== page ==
GameStop's (NYSE:GME) business is on the upswing thanks to the surging popularity of next-generation video game consoles. After suffering through two straight years of declining revenue, GameStop just posted its fourth-straight quarter of sales growth.
But there's a lot more to those results than just a cyclical rebound in the video game industry. Here are a few key takeaways for investors from management's quarterly conference call with analysts.
GameStop is a strong competitor on digital
"We are pleased with our digital market share, which we estimate is in line with our overall market share." -- GameStop President Tony Bartel.
GameStop dominates the market for next-generation gaming titles, alone responsible for just over half of all sales. And that market share figure has been growing since the prior generation of video games consoles, reaching another all-time high in the quarter. But what about digital content, which threatens to cut the retailer out of the sales process?
GameStop leads in that category as well. Most downloadable content, particularly for blockbuster launches like Watchdogs this past quarter, is actually sold at retail locations. And GameStop is having no problem competing there, as digital receipts grew 13% year over year.
The pre-owned video game business is healthy
"We continue to see little if any impact from other big-box competition in the pre-owned game business." -- Tony Bartel.
GameStop's pre-owned video game business is growing strong, even with new competition from the likes of Wal-Mart (NYSE:WMT). Pre-owned sales were up 6% in the quarter. Just as important, profit margin on those products remained steady at almost 50%. That's obviously good news for GameStop from an earnings perspective, but it also shows just how hard it is for competitors to poach any business from the company.
Diversification is going well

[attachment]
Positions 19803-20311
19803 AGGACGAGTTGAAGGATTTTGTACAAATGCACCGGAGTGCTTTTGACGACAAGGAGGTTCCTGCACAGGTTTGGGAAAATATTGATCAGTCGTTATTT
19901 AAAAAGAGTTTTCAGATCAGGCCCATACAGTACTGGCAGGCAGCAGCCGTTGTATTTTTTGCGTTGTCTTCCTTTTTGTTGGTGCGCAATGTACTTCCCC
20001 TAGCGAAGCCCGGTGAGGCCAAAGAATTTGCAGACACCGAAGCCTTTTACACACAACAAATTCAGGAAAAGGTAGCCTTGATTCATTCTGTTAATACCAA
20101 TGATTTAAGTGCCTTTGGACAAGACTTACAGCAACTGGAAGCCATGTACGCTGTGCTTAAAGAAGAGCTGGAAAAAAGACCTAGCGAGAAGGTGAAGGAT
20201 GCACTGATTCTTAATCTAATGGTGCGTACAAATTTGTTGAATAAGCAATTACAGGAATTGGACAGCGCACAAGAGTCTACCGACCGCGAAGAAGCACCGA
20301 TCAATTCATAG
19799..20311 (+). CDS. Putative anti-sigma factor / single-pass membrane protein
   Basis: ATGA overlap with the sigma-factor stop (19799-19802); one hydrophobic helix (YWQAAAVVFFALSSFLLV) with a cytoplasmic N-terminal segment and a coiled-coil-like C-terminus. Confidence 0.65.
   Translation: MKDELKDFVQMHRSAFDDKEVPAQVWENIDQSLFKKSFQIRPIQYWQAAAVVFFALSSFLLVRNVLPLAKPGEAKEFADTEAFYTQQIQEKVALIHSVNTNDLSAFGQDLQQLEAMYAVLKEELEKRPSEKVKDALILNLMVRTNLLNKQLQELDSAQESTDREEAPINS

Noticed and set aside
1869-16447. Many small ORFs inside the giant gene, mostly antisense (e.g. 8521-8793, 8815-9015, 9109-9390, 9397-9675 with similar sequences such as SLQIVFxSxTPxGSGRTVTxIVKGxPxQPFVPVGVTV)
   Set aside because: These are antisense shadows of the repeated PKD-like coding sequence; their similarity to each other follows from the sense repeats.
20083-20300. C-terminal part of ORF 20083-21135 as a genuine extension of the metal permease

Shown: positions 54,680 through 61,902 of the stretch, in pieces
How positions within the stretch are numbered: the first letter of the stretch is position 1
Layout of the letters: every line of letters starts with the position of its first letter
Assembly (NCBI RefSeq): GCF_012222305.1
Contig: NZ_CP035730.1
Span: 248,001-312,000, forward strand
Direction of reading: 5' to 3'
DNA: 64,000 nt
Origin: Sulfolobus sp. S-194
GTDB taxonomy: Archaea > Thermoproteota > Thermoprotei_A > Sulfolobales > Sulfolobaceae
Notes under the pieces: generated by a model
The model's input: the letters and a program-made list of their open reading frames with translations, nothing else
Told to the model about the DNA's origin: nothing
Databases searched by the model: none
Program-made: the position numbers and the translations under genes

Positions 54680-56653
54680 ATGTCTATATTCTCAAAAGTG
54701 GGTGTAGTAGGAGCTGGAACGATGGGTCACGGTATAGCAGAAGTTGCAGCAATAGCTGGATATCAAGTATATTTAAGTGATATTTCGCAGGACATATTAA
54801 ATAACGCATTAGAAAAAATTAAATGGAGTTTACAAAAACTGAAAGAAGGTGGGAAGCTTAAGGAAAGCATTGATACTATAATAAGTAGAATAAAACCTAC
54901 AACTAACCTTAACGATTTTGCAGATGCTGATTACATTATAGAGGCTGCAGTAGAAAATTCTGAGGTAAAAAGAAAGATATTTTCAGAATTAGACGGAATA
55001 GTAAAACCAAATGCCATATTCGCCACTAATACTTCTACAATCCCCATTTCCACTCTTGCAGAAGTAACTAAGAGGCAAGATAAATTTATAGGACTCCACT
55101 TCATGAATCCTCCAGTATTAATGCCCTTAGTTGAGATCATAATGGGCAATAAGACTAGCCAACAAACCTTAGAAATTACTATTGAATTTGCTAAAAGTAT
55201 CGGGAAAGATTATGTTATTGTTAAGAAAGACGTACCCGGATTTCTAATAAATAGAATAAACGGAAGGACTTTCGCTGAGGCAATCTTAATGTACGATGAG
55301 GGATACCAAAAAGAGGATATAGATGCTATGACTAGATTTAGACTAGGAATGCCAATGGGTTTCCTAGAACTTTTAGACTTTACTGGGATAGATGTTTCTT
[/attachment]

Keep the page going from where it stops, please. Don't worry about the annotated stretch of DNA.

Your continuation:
GameStop doesn't expect to rely on video game retailing forever. The company has been on a shopping spree, expanding its consumer electronics and wireless services presence in a new segment of the business called technology brands. Here's Bartel on why that segment's 19% contribution to GameStop's overall earnings for the quarter matters:
This highlights the importance of evolving our business into mobile and consumer technology by leveraging the core strength of our vibrant PowerUp rewards community, our unique buy-sell-trade model, our real estate expertise, and our human and capital strength. We are aggressively expanding this part of our business as we added 49 stores during the quarter through acquisition and development, bringing our total store count to 319, a 46% increase since the beginning of the year.
While technology brands' profit contribution will be small this year, probably a lot less than last quarter's 19%, it's still a major growth area that investors will want to watch.
Don't expect big sales growth next quarter
"We face a challenging third quarter as we roll over the Grand Theft Auto V launch." -- Tony Bartel.
Management provided a fairly weak forecast for the second half of the year, particularly in light of the second quarter's 22% comparable-store sales jump. GameStop sees comps improving by just 3% next quarter and by 9% for the full year. So investors who were hoping for a raised outlook were disappointed.
Year-over-year growth will be tough to come by in the third quarter thanks to last year's GTA V release. After all, GameStop sold over 6 million copies of that title in the prior-year period, which will be hard to top. Still, presumably blockbuster hits such as Activision Blizzard's Destiny should help the retailer climb that hurdle and post solid growth for the quarter.
Winning the holiday season with affordability
The holiday quarter was responsible for almost two-thirds of GameStop's profits last year, which shows how critical those months are for the company. The good news for investors is that this year's new game lineup is strong, with 24 major titles including three big launches from Activision that should drive customer traffic.
The bad news is that many retailers will be fighting for a piece of the industry's growth. But GameStop's management believes the company is positioned to win a disproportionate share of the video game market while also benefiting from an uptick in consumer device demand. As Bartel noted:
The key that we're focused on is affordability. ... We are going to run buy-sell-trade so that we can allow people to bring in their trades as additional currency toward the great games they want. So we think a holiday like this is right within GameStop's wheelhouse. That, coupled with the fact that any launches that do happen to come out with an Apple announcement are obviously going to helpful to us as we expand our technology brands.
Demitrios Kalogeropoulos owns shares of Activision Blizzard and Apple. The Motley Fool recommends Activision Blizzard and Apple. The Motley Fool owns shares of Activision Blizzard, Apple, and GameStop. Try any of our Foolish newsletter services free for 30 days. We Fools may not all hold the same opinions, but we all believe that considering a diverse range of insights makes us better investors. The Motley Fool has a disclosure policy.